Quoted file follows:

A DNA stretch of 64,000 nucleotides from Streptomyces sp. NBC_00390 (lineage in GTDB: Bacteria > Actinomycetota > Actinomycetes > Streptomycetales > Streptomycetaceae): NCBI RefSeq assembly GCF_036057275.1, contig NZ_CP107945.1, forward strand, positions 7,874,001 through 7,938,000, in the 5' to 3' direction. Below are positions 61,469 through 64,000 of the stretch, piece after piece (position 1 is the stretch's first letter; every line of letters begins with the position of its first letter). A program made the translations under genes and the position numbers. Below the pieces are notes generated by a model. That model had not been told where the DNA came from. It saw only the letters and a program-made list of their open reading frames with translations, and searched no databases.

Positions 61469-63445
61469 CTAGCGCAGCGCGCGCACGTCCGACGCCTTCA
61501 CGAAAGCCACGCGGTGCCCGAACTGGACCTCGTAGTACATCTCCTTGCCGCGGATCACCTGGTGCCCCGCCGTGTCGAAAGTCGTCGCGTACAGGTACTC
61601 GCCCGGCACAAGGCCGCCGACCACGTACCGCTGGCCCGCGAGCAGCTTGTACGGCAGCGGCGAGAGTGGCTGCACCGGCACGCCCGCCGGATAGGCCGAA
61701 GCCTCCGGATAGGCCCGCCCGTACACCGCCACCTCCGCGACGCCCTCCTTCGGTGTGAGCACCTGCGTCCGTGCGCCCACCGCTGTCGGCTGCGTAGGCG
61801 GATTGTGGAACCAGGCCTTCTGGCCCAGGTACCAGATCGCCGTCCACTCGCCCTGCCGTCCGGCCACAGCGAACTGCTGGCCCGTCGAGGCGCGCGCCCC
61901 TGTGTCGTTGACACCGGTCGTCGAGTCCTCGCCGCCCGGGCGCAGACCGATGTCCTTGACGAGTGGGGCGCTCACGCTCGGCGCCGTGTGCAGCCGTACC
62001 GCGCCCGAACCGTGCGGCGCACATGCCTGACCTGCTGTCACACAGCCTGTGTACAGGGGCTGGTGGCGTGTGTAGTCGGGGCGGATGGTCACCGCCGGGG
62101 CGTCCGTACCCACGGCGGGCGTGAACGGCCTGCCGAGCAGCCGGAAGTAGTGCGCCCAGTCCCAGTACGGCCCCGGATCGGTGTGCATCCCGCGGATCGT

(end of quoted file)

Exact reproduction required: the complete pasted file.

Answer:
A DNA stretch of 64,000 nucleotides from Streptomyces sp. NBC_00390 (lineage in GTDB: Bacteria > Actinomycetota > Actinomycetes > Streptomycetales > Streptomycetaceae): NCBI RefSeq assembly GCF_036057275.1, contig NZ_CP107945.1, forward strand, positions 7,874,001 through 7,938,000, in the 5' to 3' direction. Below are positions 61,469 through 64,000 of the stretch, piece after piece (position 1 is the stretch's first letter; every line of letters begins with the position of its first letter). A program made the translations under genes and the position numbers. Below the pieces are notes generated by a model. That model had not been told where the DNA came from. It saw only the letters and a program-made list of their open reading frames with translations, and searched no databases.

Positions 61469-63445
61469 CTAGCGCAGCGCGCGCACGTCCGACGCCTTCA
61501 CGAAAGCCACGCGGTGCCCGAACTGGACCTCGTAGTACATCTCCTTGCCGCGGATCACCTGGTGCCCCGCCGTGTCGAAAGTCGTCGCGTACAGGTACTC
61601 GCCCGGCACAAGGCCGCCGACCACGTACCGCTGGCCCGCGAGCAGCTTGTACGGCAGCGGCGAGAGTGGCTGCACCGGCACGCCCGCCGGATAGGCCGAA
61701 GCCTCCGGATAGGCCCGCCCGTACACCGCCACCTCCGCGACGCCCTCCTTCGGTGTGAGCACCTGCGTCCGTGCGCCCACCGCTGTCGGCTGCGTAGGCG
61801 GATTGTGGAACCAGGCCTTCTGGCCCAGGTACCAGATCGCCGTCCACTCGCCCTGCCGTCCGGCCACAGCGAACTGCTGGCCCGTCGAGGCGCGCGCCCC
61901 TGTGTCGTTGACACCGGTCGTCGAGTCCTCGCCGCCCGGGCGCAGACCGATGTCCTTGACGAGTGGGGCGCTCACGCTCGGCGCCGTGTGCAGCCGTACC
62001 GCGCCCGAACCGTGCGGCGCACATGCCTGACCTGCTGTCACACAGCCTGTGTACAGGGGCTGGTGGCGTGTGTAGTCGGGGCGGATGGTCACCGCCGGGG
62101 CGTCCGTACCCACGGCGGGCGTGAACGGCCTGCCGAGCAGCCGGAAGTAGTGCGCCCAGTCCCAGTACGGCCCCGGATCGGTGTGCATCCCGCGGATCGT